The Impact of Online Homework, Time on Homework, Gender, and Metacognition in Improving Student Achievement in Undergraduate Biology Courses
School of Education
Doctor of Education in Curriculum & Instruction (EdD)
Michelle J Barthlow
STEM, Online Homework, Academic Achievement, Metacognition, Biology
Biology | Education
Cook, Donald Bishop Jr, "The Impact of Online Homework, Time on Homework, Gender, and Metacognition in Improving Student Achievement in Undergraduate Biology Courses" (2018). Doctoral Dissertations and Projects. 1924.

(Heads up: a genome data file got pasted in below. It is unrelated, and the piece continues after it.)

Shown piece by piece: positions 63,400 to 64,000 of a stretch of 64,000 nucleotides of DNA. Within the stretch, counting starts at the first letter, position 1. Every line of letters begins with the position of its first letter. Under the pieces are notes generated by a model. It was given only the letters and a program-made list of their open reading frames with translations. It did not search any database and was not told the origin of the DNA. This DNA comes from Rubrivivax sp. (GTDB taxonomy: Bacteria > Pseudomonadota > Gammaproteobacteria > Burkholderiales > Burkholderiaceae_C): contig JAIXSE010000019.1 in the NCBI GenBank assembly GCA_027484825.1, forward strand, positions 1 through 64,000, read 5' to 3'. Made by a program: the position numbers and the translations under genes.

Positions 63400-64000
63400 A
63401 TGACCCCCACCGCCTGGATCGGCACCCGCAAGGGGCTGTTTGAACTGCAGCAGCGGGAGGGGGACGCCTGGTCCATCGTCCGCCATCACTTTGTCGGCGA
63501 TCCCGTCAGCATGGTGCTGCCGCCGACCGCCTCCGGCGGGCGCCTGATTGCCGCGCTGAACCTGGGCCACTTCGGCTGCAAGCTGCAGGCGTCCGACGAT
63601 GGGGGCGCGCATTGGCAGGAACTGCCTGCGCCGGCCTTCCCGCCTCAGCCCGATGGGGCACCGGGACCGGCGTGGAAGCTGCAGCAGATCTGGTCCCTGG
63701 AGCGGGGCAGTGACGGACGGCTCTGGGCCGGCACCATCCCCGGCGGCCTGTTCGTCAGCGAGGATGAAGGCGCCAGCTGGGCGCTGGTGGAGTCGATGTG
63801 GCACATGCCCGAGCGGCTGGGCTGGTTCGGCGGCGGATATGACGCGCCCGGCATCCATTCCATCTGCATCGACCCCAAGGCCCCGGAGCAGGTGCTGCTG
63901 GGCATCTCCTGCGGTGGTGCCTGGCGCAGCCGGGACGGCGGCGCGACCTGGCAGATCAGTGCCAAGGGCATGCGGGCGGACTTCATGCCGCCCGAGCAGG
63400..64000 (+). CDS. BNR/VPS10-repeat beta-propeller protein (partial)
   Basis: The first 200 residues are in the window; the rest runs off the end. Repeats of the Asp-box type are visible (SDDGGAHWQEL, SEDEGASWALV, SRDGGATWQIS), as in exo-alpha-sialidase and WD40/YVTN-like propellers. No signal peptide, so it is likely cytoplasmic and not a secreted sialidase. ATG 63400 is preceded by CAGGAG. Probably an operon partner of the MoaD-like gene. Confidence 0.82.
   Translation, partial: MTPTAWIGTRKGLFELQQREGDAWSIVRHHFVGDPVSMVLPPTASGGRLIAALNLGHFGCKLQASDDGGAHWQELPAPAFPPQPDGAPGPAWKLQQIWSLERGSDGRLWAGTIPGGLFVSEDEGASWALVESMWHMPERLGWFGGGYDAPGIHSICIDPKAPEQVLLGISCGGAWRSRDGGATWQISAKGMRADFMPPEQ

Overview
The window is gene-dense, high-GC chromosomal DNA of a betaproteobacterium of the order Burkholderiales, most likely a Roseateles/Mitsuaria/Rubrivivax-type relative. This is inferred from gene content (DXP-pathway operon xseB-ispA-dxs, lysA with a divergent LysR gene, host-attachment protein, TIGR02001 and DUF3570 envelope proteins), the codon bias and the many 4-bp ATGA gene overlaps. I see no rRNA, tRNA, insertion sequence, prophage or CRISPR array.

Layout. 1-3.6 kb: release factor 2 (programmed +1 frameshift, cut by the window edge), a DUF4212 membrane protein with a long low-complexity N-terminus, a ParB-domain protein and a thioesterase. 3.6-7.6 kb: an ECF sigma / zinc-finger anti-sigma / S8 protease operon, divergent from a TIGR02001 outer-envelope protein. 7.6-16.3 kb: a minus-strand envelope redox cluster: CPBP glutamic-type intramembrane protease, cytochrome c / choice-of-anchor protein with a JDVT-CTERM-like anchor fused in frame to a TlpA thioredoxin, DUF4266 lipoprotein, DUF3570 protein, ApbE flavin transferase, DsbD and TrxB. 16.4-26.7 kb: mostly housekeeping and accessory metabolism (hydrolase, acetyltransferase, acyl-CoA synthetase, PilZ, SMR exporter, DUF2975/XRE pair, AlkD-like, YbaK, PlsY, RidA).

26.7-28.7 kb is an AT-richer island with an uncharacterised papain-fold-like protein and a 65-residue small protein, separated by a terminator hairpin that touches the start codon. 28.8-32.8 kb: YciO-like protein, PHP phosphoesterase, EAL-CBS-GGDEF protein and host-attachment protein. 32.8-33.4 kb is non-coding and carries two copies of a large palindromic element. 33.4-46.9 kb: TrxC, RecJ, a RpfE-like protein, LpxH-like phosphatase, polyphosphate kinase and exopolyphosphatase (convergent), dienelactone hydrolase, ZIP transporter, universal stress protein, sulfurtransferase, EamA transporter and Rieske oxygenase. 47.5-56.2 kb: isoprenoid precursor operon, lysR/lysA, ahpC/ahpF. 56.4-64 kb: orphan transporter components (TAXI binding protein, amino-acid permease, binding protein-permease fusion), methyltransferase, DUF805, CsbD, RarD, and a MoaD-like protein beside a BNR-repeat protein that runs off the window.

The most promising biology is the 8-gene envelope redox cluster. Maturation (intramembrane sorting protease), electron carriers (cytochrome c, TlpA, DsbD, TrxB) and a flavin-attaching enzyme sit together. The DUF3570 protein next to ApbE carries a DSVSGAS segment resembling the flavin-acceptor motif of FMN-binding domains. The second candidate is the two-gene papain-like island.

This study sought to address a gap in the literature to determine whether a relationship exists between use of online homework and student achievement in undergraduate biology courses. Previous studies have examined other STEM courses, but few have considered biology. The purpose of the study was to determine whether homework grades in online homework systems can predict student achievement in introductory undergraduate biology courses. This study utilized a correlational analysis by multiple regression using archival data to determine whether final course grades in undergraduate biology courses can be predicted by grades on online homework, time spent on online homework, gender, or participation in a course on metacognition. A second question considered whether performance on a major assignment in a course on metacognition correlated with biology course grades and found a moderate correlation. The study took place at a small private Christian university in the Southeast, with 311 participants. The study found that there is a significant predictive ability to use these variables in determining course grades. Homework scores were most predictive, but time spent on homework and gender were also significant. Participation in a course on metacognition gave inconclusive results and is one suggestion for further research. Keywords: STEM, online homework, academic achievement, metacognition